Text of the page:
So what did Jagtar and Gagandeep do differently? Unlike many others, these boys did not take the de-addiction centre route. Instead, they returned to school, attending classes and also undergoing vocational training to stay away from narcotics.
“Many of my friends went to de-addiction centres, where they were kept for six months. But only one of them left drugs and started working with his father. Others got back (to addiction) after leaving the centre,” Jagtar says.
Jagtar says his father put him in Akal Academy in Sirmaur district of Himachal, run by the Kalgidhar Trust that has several such branches in rural Punjab to help such children and their families quit drugs through value-based education. The academy, he says, is even providing them skills to take up jobs once they leave the institutions.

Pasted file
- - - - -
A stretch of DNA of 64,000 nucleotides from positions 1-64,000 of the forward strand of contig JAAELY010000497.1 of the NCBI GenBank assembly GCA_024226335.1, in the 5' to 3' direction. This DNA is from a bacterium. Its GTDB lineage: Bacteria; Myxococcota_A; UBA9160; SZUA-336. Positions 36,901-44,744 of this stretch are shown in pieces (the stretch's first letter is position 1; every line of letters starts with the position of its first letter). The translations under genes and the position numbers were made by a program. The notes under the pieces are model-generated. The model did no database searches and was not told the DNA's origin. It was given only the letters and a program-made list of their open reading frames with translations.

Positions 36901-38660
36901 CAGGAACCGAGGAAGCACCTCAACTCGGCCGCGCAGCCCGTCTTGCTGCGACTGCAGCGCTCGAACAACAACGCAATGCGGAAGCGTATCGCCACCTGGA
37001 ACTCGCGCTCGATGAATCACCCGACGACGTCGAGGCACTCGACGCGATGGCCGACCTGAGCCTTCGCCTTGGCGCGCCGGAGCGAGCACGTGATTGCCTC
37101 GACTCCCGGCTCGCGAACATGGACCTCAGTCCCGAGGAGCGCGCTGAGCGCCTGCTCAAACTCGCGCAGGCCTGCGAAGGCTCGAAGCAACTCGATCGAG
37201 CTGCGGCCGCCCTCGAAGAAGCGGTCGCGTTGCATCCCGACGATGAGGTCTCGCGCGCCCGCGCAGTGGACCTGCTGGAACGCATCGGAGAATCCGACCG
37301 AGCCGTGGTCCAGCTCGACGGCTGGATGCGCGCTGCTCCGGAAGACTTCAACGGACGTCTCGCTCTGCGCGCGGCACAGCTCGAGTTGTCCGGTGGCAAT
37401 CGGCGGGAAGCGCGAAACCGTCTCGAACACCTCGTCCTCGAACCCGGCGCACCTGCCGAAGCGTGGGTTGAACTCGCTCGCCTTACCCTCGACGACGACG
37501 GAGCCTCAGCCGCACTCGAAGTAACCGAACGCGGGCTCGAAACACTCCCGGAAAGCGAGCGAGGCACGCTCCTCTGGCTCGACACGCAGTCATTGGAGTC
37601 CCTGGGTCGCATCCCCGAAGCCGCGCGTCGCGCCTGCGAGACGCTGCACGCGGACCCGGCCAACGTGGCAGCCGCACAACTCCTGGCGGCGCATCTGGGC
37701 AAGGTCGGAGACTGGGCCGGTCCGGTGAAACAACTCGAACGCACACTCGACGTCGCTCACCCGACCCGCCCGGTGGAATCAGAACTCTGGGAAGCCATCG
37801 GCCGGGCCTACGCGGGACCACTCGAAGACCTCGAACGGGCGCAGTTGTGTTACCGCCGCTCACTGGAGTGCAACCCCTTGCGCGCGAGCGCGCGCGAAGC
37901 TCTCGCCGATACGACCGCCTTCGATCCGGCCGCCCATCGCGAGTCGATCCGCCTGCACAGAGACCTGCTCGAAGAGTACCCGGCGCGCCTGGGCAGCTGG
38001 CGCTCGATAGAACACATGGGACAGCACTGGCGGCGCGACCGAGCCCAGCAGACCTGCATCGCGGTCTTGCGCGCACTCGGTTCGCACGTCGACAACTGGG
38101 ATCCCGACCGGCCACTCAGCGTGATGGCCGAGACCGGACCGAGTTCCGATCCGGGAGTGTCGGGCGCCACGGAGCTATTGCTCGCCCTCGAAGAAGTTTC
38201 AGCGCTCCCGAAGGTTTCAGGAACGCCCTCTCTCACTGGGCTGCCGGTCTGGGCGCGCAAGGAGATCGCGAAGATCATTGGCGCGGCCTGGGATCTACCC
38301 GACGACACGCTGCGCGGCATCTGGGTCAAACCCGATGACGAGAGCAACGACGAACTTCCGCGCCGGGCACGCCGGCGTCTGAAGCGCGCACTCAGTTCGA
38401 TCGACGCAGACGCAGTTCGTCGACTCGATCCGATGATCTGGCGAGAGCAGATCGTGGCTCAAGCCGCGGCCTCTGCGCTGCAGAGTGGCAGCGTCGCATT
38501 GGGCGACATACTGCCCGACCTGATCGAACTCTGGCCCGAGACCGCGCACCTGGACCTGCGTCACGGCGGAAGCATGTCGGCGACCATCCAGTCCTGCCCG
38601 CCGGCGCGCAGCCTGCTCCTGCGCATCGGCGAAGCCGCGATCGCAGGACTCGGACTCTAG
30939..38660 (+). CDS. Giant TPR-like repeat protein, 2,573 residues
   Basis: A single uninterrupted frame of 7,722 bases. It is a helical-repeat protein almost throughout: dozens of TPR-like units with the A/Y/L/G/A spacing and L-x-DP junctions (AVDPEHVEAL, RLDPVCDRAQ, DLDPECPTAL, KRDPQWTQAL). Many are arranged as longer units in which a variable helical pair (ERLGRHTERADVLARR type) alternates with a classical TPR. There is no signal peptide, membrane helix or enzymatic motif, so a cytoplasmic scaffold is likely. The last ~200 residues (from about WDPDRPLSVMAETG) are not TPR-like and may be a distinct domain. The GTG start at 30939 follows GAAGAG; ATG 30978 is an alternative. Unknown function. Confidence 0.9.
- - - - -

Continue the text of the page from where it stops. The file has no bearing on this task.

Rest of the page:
In less than a year’s time, Jagtar says he has changed “completely” – a change that he would not have experienced had he taken the de-addiction centre route. “It is not easy to quit drugs,” clarifies Jagtar, now studying the bridge course to appear for regular class X examination as also doing a vocational course in management system to improve his job prospects.
“I ruined precious years of my life and till I didn’t know whether I have a future,” now baptized, Jagtar says he is studying free of cost.
“De-addiction centres are not the solution for children like Jagtar,” says Jagjit Singh, who monitors rehabilitation of children and youth addicted to drugs at the academy in Sirmaur. “A whole generation has been destroyed because of drugs but we can save the children by treating them, and also bringing them on the path of value-based education.”
Calling de-addiction centres a growing business in Punjab, he says value-based education is “not just helping them (drug addicts/victims) but also inspiring elders in their family.”